Today, we will look at the vast amount of data and see what conclusions we can draw from them, first looking at more seemingly partisan data on the Right and Left and working up from there (see my previous posts on Rights-based arguments and the importance of empiricism in economics).
This is one of the meta-analyses of Neumark and Wascher (the economists most cited in opposition to the minimum wage increases). On page 115 we find the great line: “What is likely most striking to the reader who has managed to wade through our lengthy review is the wide range of estimates of the effects of the minimum wage on employment, especially when compared to the review by Brown et al. in 1982.” That’s for sure. Continue reading →
The minimum wage debate has reentered the political stage with special promotion by President Obama, starting with his State of the Union Address this past January. The political huffing and moral rhetoric surrounding the topic may give the impression that it is a straightforward issue; on one side are the corporate employers who are watching out only for their bottom lines and their profit margins, while on the other stand the working poor who could use a helping hand from legislators.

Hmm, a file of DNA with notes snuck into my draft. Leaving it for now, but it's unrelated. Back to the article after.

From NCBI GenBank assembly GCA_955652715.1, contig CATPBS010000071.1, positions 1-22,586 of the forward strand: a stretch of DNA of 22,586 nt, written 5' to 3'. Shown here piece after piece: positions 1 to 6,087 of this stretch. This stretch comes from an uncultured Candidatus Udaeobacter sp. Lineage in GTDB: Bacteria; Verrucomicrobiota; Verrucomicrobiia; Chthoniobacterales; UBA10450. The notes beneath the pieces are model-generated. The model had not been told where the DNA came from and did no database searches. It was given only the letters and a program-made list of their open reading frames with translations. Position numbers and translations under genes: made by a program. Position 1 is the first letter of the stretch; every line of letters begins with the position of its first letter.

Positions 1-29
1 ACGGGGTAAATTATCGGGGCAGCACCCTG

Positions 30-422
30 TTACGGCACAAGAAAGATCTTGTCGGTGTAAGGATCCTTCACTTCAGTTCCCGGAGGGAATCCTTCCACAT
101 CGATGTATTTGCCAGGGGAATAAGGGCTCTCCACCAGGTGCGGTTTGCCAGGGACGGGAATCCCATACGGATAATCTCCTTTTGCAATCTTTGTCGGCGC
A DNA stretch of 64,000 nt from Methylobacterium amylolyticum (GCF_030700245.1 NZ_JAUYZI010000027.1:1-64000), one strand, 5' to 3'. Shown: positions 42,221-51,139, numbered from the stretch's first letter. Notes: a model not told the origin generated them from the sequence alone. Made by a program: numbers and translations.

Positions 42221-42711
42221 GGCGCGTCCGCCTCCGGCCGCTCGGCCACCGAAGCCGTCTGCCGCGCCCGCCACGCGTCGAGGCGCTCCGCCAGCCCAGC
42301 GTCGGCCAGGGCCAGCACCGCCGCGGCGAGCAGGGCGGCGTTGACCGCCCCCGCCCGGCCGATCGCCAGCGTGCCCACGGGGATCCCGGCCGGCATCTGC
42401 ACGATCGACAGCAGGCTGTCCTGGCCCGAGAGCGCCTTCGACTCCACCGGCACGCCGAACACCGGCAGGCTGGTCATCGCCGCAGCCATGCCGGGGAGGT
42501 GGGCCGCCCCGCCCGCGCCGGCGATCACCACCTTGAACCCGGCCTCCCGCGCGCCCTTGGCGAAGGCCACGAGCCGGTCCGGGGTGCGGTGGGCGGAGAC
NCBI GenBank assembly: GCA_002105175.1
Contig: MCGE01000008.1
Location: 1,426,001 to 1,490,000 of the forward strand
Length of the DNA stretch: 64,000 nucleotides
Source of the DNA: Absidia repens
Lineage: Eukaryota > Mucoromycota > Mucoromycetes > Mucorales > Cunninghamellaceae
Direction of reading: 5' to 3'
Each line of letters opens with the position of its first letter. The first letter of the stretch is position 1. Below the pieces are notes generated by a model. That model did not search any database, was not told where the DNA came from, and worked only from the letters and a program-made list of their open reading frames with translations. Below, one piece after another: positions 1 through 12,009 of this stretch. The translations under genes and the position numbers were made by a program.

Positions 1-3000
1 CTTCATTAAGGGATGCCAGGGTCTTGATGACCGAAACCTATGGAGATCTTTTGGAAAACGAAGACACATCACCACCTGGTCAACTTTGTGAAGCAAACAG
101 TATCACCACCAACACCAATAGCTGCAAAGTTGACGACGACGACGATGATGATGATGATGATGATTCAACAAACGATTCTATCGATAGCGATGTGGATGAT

As is often the case in politics, the actual issues at hand are far more complex and interesting than the rhetoric would have you believe, and I think debate about the minimum wage misses not only a great deal of understanding of the other side, but also a great deal of research done on this topic. This series of posts (next and final posts) will construct a thorough picture of the motivations behind the minimum wage through an analysis of both the politics surrounding the minimum wage as well as the extensive economic research done in the past 20 years. Continue reading →